Trafficking Victims Protection Act

Congress Sends Strong Message with Passage of Trafficking Victims Protection Act

Funds will help combat exploitation of women, children, and immigrants

JANUARY 7, 2009From our friends at the Coalition for Humane Immigrant Rights of Los Angeles (CHIRLA)

The Coalition for Humane Immigrant Rights of Los Angeles (CHIRLA) celebrates the passage in Congress of the William Wilberforce Trafficking Victims Protection Act (Public Law No. 110-457), which the president signed into law on Dec. 23, 2008. The House of Representatives bill (HR7311) proposed $7.5 million for victim assistance, and it increases the focus on combating trafficking in children. The legislation also includes provisions to make it easier for victims to remain in the U.S.

“In addition to increasing penalties for human traffickers, HR7311 appropriates funding for outreach and education efforts to help communities, including foreign governments, identify and combat human trafficking,” remarked Cynthia Buiza, director of policy and programs at CHIRLA. “It is important that we see human trafficking as a shameful act of violence against vulnerable communities, including women, children, and immigrants.”

Although accurate figures on human trafficking are difficult to obtain, tougher enforcement measures at the U.S.-Mexico border and involvement by organized crime have forced more migrants crossing the border to seek help from “coyotes,” who often treat them as premium merchandise similar to narcotics. The increasing number of rapes, beatings, kidnappings, extortions and other human rights violations go beyond “people smuggling,” with many fatal results. Unfortunately, current laws do not recognize these crimes as trafficking, because it is widely believed that border-crossing crimes are the result of a willing transaction initiated by the migrant.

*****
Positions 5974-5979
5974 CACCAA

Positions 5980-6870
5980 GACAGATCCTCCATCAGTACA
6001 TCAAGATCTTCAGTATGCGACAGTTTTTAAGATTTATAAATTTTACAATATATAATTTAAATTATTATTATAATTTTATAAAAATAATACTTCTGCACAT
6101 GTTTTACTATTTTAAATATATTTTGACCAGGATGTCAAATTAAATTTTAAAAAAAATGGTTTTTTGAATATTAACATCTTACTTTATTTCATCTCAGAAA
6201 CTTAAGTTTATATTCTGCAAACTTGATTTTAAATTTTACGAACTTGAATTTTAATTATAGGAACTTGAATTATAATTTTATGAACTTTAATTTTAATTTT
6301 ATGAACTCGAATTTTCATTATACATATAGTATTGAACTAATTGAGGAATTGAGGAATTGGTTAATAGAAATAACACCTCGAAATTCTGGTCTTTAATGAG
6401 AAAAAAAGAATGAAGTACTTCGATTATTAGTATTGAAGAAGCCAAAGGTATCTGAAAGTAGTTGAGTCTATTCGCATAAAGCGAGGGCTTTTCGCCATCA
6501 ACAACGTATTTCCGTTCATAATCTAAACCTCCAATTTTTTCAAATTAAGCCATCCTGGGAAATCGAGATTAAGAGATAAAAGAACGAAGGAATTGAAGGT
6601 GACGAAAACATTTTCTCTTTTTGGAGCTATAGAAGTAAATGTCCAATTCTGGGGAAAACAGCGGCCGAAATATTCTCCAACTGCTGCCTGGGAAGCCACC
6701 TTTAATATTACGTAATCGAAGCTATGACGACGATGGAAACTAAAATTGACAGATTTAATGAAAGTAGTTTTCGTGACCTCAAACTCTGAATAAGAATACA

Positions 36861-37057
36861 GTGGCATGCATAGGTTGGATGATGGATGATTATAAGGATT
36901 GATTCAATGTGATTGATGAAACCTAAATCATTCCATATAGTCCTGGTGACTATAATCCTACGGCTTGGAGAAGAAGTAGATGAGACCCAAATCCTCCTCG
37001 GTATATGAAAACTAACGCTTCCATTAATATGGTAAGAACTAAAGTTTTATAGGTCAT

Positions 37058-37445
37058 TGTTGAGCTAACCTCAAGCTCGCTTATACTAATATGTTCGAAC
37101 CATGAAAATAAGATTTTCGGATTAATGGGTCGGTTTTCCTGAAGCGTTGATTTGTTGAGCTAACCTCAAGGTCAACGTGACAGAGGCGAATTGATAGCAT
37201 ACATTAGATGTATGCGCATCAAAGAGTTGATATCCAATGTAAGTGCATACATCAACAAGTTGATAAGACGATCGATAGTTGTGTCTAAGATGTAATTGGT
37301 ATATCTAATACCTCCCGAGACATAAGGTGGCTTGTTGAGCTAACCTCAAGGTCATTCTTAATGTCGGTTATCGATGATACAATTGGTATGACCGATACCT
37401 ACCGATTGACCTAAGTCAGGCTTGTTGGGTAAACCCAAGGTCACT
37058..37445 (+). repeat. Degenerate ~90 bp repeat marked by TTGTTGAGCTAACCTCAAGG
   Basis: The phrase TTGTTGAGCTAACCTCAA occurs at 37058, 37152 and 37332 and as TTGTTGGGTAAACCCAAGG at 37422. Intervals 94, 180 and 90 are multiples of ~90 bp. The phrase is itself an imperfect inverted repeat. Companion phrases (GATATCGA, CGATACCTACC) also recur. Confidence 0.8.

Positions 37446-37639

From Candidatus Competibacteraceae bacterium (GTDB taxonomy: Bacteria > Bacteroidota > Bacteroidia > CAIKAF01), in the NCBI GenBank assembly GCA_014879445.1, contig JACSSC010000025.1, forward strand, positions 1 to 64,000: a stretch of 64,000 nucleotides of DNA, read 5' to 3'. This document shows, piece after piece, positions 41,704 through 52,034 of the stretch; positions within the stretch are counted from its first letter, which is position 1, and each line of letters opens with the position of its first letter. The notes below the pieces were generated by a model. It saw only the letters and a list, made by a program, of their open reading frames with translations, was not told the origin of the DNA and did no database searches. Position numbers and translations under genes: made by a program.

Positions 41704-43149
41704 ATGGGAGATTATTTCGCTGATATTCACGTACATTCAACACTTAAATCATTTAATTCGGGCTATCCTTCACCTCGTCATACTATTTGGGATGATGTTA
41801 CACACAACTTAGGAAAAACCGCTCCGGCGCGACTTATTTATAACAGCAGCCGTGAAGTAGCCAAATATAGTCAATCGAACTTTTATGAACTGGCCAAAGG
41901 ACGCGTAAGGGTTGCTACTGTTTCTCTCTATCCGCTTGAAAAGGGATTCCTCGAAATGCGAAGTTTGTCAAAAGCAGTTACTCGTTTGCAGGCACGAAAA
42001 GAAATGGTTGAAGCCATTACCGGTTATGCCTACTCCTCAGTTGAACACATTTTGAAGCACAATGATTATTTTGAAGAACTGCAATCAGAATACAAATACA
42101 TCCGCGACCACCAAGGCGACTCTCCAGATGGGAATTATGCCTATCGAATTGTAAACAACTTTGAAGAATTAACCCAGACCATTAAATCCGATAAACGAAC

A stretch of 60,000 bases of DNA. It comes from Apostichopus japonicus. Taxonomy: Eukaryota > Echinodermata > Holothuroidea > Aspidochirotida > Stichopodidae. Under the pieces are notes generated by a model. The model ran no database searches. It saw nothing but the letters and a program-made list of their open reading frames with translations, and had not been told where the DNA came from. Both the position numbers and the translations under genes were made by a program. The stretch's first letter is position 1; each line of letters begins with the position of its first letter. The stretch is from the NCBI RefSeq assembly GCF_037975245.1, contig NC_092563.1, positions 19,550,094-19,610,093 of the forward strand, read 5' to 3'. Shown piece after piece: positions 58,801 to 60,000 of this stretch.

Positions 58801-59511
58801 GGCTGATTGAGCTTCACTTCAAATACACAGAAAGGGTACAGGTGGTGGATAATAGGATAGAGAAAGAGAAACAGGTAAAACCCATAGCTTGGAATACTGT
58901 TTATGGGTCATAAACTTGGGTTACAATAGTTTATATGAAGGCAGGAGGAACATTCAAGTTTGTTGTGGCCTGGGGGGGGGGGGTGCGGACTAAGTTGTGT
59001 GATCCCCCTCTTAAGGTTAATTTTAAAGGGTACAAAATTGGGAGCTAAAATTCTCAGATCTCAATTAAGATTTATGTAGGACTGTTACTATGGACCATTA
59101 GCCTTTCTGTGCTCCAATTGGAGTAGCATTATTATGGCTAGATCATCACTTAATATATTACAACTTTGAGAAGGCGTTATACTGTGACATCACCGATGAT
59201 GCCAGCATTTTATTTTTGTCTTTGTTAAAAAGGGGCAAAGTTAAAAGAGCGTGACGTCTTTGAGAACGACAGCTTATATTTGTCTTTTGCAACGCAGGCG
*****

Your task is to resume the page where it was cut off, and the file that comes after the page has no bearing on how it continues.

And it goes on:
“The migrant corridor from Latin America and Asia is a trail of shattered dreams for many migrants who end up as victims of unscrupulous smugglers. Whether these heinous crimes occur in Cambodia, Guatemala, Mexico, or downtown Los Angeles, awareness in the general public is one of the most important tools we have to combat these acts,” said Jorge-Mario Cabrera, director of education at CHIRLA. He added, “Existing laws must be responsive to changing times and make available funding and legal relief to all victims of trafficking, especially in immigrant communities.”

According to federal officials, Los Angeles has one of the lowest rates of trafficking reporting and convictions of any large U.S. city. Domestic and foreign trafficking may involve sex work, forced marriage, domestic servitude, forced labor, and sales involving children, women, and men.